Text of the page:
I put the pieces together, and clearly this looked like it could be a solution, then I had an absolutely crazy idea, what if I take apart a set of my old eyeglasses and use those instead! I could really maybe try this out for real before I go all the way!
A little fiddling and I had made myself a makeshift set of VR lenses. Only one problem though:
The coke bottle lenses I am used to wearing are way too deep for it to clear. These arc in way too much.
Cura to the rescue:
I was able to scale the Z axis to 150% and make my chances of success better.
Annoyingly though this was still not going to quite clear. I decided to flip the lenses around. I will be able to see, but annoyingly the correction for my astigmatism is going to work in reverse(Oh no!)
Still it's a prototype, so this is just to see if the concept is sound and would work.
I have to say, I was blown away. I could see! These were not the most up to date prescription, and these lenses are in awful condition, but it showed me that it could be done, and with excellent results!
So I was ready to order the lenses from the place that had the snap-in lenses, but I had remembered that bit about the Zenni glasses...
I thought, wait, really? How can they be this cheap, and I noticed just how large the lenses were. These would be perfect for VR I had thought, and many other people had thought it too. Armed with this knowledge, I went back to thingiverse and did a new search, this time just using the brand name of these glasses, and I found stuff I had totally missed with my previous search! TLDR; thingiverse's search engine is garbage!
Oh look here! Let's go check it out!
by the maker Spiraldox on thingiverse
I've changed my mind now, I want to get the cheap glasses and make this adapter, and I can use my hacked together ones in the meantime to tide me over. Being able to see in VR without wearing eyeglasses inside the headset is pretty awesome!
I put in an order for the glasses, they did come up quite a bit due to my prescription, and they offered me a $5 blue blocking filter lens for $5 extra when I attempted to check out without it, so I figured $35 was an amazingly far cry from the $175 glasses I had just purchased for myself from the place I had been going for years. (The price last time I got glasses was easily 2.5x cheaper!) So $35 for a set of eyeglasses was amazing, I will probably order them online like this from now on to be honest! Not sure what's up with the cost of eyewear in the United States, but it's practically robbery now. I think that's more than enough for this log, I will finish it in the next one.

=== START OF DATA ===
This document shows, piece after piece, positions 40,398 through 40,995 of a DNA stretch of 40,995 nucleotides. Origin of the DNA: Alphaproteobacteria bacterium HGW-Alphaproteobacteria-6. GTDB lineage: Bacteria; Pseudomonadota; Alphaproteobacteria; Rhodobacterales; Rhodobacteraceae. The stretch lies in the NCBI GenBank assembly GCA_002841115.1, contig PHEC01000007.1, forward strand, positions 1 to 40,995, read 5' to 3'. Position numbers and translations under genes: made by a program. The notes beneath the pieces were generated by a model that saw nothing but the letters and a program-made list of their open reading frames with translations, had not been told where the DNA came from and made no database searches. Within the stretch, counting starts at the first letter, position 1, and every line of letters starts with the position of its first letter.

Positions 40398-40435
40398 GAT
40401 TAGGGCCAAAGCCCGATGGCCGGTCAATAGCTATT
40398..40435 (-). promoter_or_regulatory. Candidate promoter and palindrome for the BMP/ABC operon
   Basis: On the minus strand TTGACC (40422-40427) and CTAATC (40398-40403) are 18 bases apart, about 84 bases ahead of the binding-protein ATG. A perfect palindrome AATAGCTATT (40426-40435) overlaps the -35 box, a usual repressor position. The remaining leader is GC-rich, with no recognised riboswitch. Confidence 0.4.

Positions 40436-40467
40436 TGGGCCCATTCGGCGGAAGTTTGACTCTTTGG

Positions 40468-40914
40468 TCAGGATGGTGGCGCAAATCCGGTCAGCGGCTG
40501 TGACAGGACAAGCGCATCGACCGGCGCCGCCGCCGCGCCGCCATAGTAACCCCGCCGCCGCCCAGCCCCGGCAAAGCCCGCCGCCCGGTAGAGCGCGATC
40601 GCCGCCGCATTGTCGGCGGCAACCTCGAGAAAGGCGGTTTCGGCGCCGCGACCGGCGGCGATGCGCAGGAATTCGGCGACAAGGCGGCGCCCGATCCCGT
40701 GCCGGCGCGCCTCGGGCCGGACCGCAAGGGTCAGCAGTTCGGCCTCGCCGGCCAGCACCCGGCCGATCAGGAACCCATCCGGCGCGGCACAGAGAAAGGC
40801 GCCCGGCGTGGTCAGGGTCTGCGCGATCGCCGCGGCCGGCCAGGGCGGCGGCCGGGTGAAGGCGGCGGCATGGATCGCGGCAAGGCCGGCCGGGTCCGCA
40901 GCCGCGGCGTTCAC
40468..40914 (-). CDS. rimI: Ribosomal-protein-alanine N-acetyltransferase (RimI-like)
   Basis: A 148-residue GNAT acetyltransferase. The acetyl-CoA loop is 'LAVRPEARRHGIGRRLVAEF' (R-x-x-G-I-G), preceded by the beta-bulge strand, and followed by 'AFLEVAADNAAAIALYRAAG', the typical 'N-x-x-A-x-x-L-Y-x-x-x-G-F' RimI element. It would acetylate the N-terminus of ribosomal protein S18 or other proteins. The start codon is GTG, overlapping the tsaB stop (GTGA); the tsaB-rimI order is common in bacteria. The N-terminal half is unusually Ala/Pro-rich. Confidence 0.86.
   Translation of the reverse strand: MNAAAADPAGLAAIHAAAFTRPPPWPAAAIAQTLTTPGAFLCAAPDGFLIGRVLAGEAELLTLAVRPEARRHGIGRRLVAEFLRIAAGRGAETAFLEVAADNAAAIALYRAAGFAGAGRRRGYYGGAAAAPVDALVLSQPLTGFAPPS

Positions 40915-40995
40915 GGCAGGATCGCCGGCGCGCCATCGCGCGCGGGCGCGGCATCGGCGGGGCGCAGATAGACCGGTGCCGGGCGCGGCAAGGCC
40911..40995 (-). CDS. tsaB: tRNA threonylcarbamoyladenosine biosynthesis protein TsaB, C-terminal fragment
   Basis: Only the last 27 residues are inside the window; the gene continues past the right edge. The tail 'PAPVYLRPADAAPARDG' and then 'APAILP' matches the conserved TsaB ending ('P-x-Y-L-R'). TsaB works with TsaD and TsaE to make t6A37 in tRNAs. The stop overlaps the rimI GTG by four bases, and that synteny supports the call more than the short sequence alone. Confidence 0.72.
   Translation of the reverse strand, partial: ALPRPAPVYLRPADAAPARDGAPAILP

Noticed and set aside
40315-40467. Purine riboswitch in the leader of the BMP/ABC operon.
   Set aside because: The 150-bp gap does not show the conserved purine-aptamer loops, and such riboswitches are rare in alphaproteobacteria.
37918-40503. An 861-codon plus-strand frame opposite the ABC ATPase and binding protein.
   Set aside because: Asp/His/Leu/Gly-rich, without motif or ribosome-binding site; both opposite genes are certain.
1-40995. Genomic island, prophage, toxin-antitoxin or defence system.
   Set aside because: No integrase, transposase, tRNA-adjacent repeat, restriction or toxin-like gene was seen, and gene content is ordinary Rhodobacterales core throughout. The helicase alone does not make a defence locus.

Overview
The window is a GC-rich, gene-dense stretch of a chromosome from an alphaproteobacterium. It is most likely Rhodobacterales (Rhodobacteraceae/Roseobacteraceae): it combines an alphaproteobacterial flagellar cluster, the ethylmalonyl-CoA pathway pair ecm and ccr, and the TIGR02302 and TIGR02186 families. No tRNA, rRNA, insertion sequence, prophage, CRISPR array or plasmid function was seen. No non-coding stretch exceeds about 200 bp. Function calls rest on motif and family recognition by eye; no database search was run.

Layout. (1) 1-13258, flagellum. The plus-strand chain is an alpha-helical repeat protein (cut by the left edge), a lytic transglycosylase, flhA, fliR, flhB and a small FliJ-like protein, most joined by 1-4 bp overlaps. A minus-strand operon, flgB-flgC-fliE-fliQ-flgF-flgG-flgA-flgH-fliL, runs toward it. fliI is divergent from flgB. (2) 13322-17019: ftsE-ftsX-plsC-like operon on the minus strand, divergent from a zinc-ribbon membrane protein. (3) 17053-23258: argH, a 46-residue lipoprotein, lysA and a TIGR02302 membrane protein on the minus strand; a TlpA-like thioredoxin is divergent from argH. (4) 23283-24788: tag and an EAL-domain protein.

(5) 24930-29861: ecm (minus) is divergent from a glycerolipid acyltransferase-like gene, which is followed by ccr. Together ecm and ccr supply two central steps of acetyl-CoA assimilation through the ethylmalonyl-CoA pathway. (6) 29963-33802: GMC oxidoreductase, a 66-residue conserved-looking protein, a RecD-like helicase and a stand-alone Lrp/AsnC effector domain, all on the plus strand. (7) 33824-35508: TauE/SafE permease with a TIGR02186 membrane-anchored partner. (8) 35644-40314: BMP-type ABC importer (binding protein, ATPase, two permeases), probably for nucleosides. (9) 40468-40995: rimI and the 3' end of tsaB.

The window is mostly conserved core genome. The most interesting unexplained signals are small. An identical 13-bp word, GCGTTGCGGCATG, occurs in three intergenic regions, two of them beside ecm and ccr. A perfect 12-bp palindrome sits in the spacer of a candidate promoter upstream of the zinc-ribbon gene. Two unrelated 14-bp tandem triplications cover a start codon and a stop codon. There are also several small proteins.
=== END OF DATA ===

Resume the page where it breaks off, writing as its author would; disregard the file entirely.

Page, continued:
09/15/2020 at 07:51 •
I am into this project for less than $40! That's if you include the plastic I used (Overture clear PETG) and the power I used, plus the eyeglasses. I'm feeling pretty good about this.
I would like to mention now that it is an amazing feeling when you are using your 3D printer to print a part that is not made to fit to your or another 3D printer. It feels like you have accomplished something amazing!
Now I am going to show you me putting the "v3" adapter I didn't end up using together, since I did not take any pictures of putting the original set together which I popped the lenses into and worked fine. The process is exactly the same however.
This is one of the top parts and one of the bottom parts. We will be gluing these together with super glue. Do not have the spacer inside the assembly, you do not want to accidentally glue that part in!
The best way for me was to first dab some glue on the perimeter, hold it together like a tack weld, then go in from behind and give the seam a good once over with the superglue.
I let these cure for more than a day before trying any of them, as I had been warned that superglue has the ability to fog up optics and leave a layer you cannot remove easily (The same effect that happens when they use superglue fumes to lift fingerprints applies here, and you don't want to ruin your optics because you couldn't wait a bit!)
My glasses arrived, and quite frankly were amazing. They fit well, I could see through them wonderfully, and they felt like they were high quality. Probably will do this next time I need actual glasses again.
Prior to taking these apart, I marked the bottom of each lens with a different colored marker so I could identify both RIGHT and LEFT lenses by their color, and the bottom of each lens by the dot so I could match the orientation. Orientation of these lenses is important.
The glasses come apart with a small Phillips head screwdriver, and I was careful not to scratch anything or strip any screws. I am also wearing a pair of cotton inspection gloves so I don't scratch any lenses while I am working with them.
I pulled out one lens at a time, and press fit them into their holders using the 'bottom' notch as my reference compared to the dot I put on the lens.
Rinse and repeat for the other side.
The spacer goes between the "Top" piece and the actual protrusion on the headset lenses. That way it lifts it up a bit, you might have to change the thickness of that spacer to get it where it's perfect.
I have to say I have zero complaints, this has been absolutely fantastic, and now I can just put my VR headset on and rock out without any of the annoyances or harm of wearing eyeglasses inside the headset. I can use these lenses with different adapters should I want to try out a different headset too.
If you have a VR headset and want a cheap pair of lenses to use with it, this is a great way to go, and do some searching on thingiverse, you will likely find something that works for your headset and gives you the right 'cheap' eyeglasses to order for the best fit!
Thank you to everyone who inspired this and to who provided me all the files and knowledge I needed to pull this off. I hope my documenting my journey inspires others to do similar and gain a much better VR experience for themselves along the way.
Let me know if you have any questions!